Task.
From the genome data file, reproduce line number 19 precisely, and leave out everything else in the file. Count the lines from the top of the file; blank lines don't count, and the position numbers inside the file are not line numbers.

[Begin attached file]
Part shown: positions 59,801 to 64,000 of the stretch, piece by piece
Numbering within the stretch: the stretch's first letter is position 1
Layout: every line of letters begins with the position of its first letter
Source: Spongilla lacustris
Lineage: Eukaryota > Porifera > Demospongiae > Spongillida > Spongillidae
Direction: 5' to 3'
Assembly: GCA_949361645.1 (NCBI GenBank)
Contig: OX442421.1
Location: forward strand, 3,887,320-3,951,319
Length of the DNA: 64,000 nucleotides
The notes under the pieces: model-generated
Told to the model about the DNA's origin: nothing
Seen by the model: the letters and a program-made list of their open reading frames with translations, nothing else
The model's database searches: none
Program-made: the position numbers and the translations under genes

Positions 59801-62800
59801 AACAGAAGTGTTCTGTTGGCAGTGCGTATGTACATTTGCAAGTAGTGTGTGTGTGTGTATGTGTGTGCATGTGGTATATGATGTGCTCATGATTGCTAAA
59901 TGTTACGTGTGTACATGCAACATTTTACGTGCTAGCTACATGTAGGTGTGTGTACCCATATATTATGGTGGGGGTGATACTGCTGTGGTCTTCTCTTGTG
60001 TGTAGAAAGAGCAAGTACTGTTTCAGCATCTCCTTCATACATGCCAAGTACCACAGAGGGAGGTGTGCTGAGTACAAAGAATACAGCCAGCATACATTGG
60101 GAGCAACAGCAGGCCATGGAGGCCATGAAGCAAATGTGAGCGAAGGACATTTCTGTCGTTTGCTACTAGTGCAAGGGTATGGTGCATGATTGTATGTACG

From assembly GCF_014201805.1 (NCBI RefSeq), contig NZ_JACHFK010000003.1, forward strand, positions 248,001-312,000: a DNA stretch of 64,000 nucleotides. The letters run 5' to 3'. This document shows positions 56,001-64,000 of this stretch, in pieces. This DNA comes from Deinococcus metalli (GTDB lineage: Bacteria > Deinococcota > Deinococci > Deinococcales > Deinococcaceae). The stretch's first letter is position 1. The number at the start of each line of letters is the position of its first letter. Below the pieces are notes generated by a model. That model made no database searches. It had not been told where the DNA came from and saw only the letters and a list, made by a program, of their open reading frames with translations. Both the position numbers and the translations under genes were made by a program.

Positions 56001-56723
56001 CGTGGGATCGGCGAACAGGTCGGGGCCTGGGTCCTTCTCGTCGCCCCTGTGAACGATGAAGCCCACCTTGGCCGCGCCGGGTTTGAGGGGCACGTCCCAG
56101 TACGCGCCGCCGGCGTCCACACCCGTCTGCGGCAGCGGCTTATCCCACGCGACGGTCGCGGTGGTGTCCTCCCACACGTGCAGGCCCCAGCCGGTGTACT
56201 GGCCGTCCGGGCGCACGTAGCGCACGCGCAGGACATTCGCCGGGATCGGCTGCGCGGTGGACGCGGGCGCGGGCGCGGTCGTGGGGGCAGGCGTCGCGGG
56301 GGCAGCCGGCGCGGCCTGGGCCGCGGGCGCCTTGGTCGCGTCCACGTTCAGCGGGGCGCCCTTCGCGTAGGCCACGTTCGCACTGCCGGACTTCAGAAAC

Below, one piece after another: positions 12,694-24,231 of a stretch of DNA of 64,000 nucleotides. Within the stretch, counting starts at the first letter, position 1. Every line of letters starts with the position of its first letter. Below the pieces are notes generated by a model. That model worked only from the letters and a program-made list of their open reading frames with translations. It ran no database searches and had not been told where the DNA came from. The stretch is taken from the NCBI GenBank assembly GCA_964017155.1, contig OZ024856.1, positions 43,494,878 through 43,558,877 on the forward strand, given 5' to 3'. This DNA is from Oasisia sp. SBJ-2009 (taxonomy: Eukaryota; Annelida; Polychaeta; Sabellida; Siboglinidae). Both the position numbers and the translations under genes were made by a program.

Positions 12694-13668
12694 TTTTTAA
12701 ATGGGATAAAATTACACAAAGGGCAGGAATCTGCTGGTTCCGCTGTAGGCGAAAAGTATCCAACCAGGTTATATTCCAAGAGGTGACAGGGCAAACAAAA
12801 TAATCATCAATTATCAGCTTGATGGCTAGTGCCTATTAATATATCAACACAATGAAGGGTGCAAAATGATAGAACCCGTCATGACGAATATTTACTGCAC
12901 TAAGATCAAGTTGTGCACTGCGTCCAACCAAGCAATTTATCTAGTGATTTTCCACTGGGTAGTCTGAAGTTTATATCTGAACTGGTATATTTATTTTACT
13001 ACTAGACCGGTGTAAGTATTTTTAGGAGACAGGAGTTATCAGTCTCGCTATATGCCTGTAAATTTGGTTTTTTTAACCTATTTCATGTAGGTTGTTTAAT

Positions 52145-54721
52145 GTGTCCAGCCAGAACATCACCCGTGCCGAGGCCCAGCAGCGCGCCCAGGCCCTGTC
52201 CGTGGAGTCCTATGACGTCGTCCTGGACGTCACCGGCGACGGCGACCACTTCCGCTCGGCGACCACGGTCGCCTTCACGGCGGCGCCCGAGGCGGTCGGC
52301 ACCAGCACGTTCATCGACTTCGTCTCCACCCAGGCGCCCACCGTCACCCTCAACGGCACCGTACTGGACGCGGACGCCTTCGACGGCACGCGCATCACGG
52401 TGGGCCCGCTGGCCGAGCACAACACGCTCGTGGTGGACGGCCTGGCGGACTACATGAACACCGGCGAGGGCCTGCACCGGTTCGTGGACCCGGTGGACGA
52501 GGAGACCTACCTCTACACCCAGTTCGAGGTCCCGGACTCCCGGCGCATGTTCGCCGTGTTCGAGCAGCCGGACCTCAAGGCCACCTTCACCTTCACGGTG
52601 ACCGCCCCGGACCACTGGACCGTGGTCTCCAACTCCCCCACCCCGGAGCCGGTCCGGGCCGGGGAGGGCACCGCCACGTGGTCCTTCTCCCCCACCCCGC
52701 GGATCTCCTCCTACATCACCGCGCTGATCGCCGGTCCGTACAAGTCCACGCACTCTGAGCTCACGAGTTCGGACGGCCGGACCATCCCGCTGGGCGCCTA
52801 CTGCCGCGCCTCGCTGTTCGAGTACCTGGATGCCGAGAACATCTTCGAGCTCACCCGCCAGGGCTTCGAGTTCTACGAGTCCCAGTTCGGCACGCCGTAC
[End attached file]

60001 TGTAGAAAGAGCAAGTACTGTTTCAGCATCTCCTTCATACATGCCAAGTACCACAGAGGGAGGTGTGCTGAGTACAAAGAATACAGCCAGCATACATTGG